In Faulkner's version of modernism Glissant sees clearly that revolutionary techniques of writing are always motivated by a presupposition in the real world and are never external forms superimposed on supposedly stable historical material (such material does not exist). For Glissant, ‘la technique moderniste est consubstantielle à la matière, au sujet traité’ [modernist technique is consubstantial with its material, with its subject matter] (Magny, 1948: 48), and it provides the means to return to the unspoken of historical impossibility, that is to say, everything that would otherwise be submerged in the ‘délire verbal’ [verbal delirium] or ‘déparler’ [raving] that plagues the community of Martinique but which can, in turn, itself become a source of autonomous and authentic creation (Chancé, 2002). According to him, these modernist procedures ‘ne mènent pas aux révélés absolus d'une Genèse, ce sont les détours infinis par quoi une digénèse trame ses traces et entre dans le conjectural du monde’ (Glissant, 1996: 284) [tell us nothing absolute about how Genesis takes place. They are the endless detours by which a digenesis weaves its traces and Faulkner enters into the realm of the worldly conjectural (Glissant, 2000: 207)].

Faulkner's modernist writing techniques are listed exhaustively by Glissant. First, there are the three key techniques of accumulation, repetition and the circularity generated by the first two. Then there are the stylistic markers, the ‘not only, but's, the ‘not at all, but's and ‘perhaps's, which qualify what Glissant describes as ‘les touchers de conscience’ (Glissant, 1996: 283) [strokes of consciousness (Glissant, 2000: 206)]. To these we must add the other techniques briefly mentioned by Glissant: preterition; the orality inherent to storytelling; the description of the effect before the cause; attention to typographical form and page layout; the points in the text where the style becomes that of a prose poem, where the text appears in a block with almost no punctuation.15 Glissant's accurate and perspicacious description of Faulkner's techniques is mirrored in his own works, for example in the extreme density of La Case du commandeur (Glissant, 1981b), the constant shifts in rhythm and style in Malemort (Glissant, 1975) (p.208) and Mahagony (Glissant, 1987), the blocks of prose separated by short indents in Ormerod (Glissant, 2003), his use of italics in Le Quatrième Siècle (Glissant, 1964) and, invariably, in temporal arabesques, where chronology advances in spirals, not straight lines. These stylistic patterns in Glissant echo certain stylistic characteristics of Absalom! (Faulkner, 1936), Go Down Moses (Faulkner, 1942) and Intruder in the Dust (Faulkner, 1948), but never in a passive process of assimilation: on the contrary, fresh life is breathed into these occasional surface similarities whose role in the narrative is sometimes quite different from that in Faulkner's work – in this respect such passages should be described as pastiche (‘in the manner of’, borrowings of motifs and characteristics) or even parody (a more distanced reconfiguration of motifs).16 It is, rather, with respect to breathing and rhythm and to heuristic content (form being an integral part of the process of revelation and concealment which characterizes Glissant's poetics) that these similarities are worth pursuing further.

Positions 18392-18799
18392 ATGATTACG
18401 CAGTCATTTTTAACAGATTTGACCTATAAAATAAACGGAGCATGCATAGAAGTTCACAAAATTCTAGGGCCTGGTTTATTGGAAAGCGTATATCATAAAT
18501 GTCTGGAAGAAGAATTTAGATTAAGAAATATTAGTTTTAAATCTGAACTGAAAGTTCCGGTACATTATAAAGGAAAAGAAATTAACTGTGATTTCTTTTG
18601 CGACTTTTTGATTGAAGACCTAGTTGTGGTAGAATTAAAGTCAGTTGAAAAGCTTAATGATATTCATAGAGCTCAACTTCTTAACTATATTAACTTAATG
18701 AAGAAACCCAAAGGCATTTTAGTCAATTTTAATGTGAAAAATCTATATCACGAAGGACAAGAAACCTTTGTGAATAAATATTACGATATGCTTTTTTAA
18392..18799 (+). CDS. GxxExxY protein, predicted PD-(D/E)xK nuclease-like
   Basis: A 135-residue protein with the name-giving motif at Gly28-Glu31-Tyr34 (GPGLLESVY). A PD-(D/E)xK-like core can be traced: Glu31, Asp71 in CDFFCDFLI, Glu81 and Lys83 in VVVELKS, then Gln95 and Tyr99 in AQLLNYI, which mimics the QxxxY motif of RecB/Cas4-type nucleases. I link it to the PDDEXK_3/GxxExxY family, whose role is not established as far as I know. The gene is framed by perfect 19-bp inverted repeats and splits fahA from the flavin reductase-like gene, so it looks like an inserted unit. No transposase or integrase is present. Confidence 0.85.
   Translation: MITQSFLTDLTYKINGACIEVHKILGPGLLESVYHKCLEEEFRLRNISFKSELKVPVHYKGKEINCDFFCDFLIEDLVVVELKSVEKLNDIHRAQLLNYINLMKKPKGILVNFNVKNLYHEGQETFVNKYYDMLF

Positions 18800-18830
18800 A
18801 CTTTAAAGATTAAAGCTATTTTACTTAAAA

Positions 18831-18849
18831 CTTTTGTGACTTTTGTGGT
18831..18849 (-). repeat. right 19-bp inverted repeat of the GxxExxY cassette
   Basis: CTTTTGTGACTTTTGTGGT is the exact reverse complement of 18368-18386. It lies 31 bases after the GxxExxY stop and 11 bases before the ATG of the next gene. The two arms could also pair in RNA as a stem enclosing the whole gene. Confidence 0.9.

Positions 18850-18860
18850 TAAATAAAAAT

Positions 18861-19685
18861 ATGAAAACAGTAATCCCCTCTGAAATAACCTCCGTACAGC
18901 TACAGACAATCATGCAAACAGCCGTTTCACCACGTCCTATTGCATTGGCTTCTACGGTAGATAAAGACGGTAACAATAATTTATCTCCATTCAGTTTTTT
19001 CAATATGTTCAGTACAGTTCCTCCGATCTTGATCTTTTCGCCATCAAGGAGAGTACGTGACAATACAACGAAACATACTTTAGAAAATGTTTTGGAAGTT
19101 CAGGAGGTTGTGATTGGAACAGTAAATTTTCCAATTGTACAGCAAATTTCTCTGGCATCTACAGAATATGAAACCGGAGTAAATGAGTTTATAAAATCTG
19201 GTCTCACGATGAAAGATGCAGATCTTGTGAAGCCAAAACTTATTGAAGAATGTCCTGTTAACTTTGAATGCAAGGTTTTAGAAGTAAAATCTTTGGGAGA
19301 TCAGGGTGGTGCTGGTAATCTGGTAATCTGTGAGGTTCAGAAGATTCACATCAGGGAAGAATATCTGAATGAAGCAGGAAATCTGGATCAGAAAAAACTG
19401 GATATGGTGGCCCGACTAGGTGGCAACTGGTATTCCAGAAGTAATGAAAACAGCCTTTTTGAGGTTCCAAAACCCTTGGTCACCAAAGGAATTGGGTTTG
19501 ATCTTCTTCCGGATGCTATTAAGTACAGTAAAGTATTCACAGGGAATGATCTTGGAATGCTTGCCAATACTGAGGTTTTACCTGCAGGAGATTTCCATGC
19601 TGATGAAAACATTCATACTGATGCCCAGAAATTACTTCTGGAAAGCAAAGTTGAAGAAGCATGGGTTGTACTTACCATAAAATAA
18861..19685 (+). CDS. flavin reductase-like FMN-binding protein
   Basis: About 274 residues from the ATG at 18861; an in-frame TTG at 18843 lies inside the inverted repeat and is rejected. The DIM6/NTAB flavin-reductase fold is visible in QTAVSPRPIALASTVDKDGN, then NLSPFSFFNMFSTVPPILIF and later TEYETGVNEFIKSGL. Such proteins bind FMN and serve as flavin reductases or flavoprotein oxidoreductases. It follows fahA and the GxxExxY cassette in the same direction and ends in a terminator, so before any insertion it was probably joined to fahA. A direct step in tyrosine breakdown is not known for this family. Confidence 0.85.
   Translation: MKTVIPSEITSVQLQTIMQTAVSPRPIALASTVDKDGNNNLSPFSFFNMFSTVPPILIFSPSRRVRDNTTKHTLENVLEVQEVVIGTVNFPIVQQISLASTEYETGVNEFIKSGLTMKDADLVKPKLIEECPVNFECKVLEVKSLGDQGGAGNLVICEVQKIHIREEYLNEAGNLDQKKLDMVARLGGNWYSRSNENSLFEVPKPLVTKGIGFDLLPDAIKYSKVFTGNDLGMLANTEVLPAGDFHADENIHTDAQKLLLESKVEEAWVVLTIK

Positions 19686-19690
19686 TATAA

Faulkner and Glissant share an intuition that the poetic ‘enfante des bouleversements qui nous changent’ [gives birth to upheavals which transform us] (Glissant, 2005: 108). Poetry is what allows us to follow the trail back, to work our way through a gradual series of revelations: ‘La poésie révèle dans l'apparence du réel, ce qui s'est enfoui, ce qui a disparu, ce qui s'est tari’ [Poetry reveals in the semblance of the real, things that are hidden, that have disappeared, that have dried up] (Glissant, 2009: 102). And while poetry is – as for Césaire – a synonym for knowledge in Glissant's writing, this knowledge is never taken for granted; it is not founded on a fact to be appropriated, but on a dispossession, on non-knowledge, which he also calls ‘un insu’ (Glissant, 1996: 191) [an unknown (Glissant, 2000: 139)]. This unknown, this knowledge of non-knowledge, is, moreover, one of the core features of modernism. In Benjamin's rereading of Baudelaire we encounter the view that knowledge can only be produced through the destruction of experience, which modernity frames as ineffective and illusory.17 This (p.209) destruction gives narrative the power to found a new poetics ‘non pas de la narration, mais du rapport du narré à l'indicible qui le porte’ (Glissant, 1996: 192) [that is not narrative but creates a relationship between what is narrated and what is unsayable (Glissant, 2000: 140)]: writing as a resistant and opaque signifying form, not founded on a compromised reality, but capable of recreating a lost link, of bringing the trace to life.